Racial differences in survival of oral and pharyngeal cancer patients in North Carolina

Daniel J. Caplan, Irva Hertz-Picciotto

Research output: Contribution to journalArticle

28 Scopus citations

Abstract

Objective: This study seeks to determine whether lower survival of black versus white oral and pharyngeal cancer patients is due to, or differs by, stage at diagnosis. Methods: Subjects identified through the North Carolina Central Cancer Registry included all black and white North Carolina residents diagnosed from 1987 to 1990 with malignant squamous cell carcinoma of the oral cavity or pharynx. Proportional hazards regression models were used to calculate hazard ratios for all-cause mortality during the first 18 months after diagnosis, adjusting for age, reported histologic grade, site, and several time-dependent interactions. Results: Within the first two months after diagnosis, the black/white hazard ratio for mortality among those with localized disease was 11.8 (95% Cl=3.7, 37.5), compared to 6.4 (95% Cl=2.6, 15.8) for those with advanced disease. During months 3 to 18 after diagnosis, black/white hazard ratios were 2.07 (95% Cl=1.03, 4.18) among those with localized disease and 1.12 (95% Cl=0.85, 1.47) for those with advanced disease. Conclusions: In the first 18 months after diagnosis, blacks with oral and pharyngeal cancer have higher all-cause mortality than whites diagnosed at the same stage of disease. Racial differences are greater among those with localized disease than for those with more advanced conditions.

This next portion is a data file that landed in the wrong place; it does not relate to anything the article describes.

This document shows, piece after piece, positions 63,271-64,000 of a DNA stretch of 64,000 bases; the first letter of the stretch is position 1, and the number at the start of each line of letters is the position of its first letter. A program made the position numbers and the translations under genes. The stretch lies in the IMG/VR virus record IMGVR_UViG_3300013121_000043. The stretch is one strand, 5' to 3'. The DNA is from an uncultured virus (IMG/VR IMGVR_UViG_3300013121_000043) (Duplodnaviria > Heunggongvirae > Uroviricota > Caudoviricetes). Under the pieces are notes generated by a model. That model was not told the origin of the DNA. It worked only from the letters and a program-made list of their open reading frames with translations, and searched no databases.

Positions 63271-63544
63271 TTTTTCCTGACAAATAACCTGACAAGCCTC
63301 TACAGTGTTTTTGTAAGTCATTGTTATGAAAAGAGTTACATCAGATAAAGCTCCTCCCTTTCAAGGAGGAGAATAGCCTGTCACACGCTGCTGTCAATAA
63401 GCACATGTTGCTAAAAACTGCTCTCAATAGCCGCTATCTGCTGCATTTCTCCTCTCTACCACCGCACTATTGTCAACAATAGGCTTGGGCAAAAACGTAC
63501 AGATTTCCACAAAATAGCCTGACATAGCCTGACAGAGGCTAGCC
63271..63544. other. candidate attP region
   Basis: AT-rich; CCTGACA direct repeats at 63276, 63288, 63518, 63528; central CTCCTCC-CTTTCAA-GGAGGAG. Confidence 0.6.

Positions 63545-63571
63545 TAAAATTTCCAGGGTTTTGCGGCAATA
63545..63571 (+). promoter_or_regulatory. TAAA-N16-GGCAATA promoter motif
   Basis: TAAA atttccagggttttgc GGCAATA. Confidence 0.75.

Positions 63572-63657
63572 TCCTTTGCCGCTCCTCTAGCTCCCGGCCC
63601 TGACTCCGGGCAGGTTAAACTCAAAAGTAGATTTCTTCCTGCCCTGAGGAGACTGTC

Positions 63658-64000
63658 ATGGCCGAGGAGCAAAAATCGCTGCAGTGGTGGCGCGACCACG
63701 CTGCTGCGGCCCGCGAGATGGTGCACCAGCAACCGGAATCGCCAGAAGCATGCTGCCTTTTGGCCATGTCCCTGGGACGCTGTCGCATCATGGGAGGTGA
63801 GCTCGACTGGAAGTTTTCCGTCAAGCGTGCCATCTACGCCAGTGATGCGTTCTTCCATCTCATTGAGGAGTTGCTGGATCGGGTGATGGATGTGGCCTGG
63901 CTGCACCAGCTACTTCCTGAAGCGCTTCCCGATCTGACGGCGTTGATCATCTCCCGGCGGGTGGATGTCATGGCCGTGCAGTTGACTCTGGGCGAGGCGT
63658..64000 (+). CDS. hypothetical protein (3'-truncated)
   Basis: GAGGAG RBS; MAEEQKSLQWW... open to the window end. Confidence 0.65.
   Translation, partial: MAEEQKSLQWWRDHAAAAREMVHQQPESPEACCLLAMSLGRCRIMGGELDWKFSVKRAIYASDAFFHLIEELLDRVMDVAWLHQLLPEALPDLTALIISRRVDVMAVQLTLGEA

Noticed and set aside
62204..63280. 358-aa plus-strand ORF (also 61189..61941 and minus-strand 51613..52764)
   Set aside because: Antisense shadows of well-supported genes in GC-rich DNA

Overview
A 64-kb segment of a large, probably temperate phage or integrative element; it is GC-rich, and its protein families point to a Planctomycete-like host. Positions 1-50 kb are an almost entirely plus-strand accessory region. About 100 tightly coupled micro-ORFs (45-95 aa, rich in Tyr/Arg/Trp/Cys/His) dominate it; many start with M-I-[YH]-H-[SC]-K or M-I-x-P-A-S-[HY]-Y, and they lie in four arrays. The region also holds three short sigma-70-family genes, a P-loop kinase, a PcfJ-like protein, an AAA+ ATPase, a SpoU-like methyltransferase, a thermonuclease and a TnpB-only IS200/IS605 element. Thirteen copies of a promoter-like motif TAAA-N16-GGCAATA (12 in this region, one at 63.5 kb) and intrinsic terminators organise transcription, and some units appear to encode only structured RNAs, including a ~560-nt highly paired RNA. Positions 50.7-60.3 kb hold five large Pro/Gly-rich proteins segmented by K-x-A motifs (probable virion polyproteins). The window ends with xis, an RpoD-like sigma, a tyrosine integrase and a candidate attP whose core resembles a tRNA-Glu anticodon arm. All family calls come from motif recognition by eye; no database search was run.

Original languageEnglish (US)
Pages (from-to)36-43
Number of pages8
JournalJournal of Public Health Dentistry
Volume58
Issue number1
StatePublished - Dec 1998
Externally publishedYes

Keywords

  • Alcohol
  • Blacks
  • Epidemiology
  • Mouth neoplasms
  • North Carolina
  • Race
  • Survival
  • Tobacco
  • Whites

ASJC Scopus subject areas

  • Dentistry(all)

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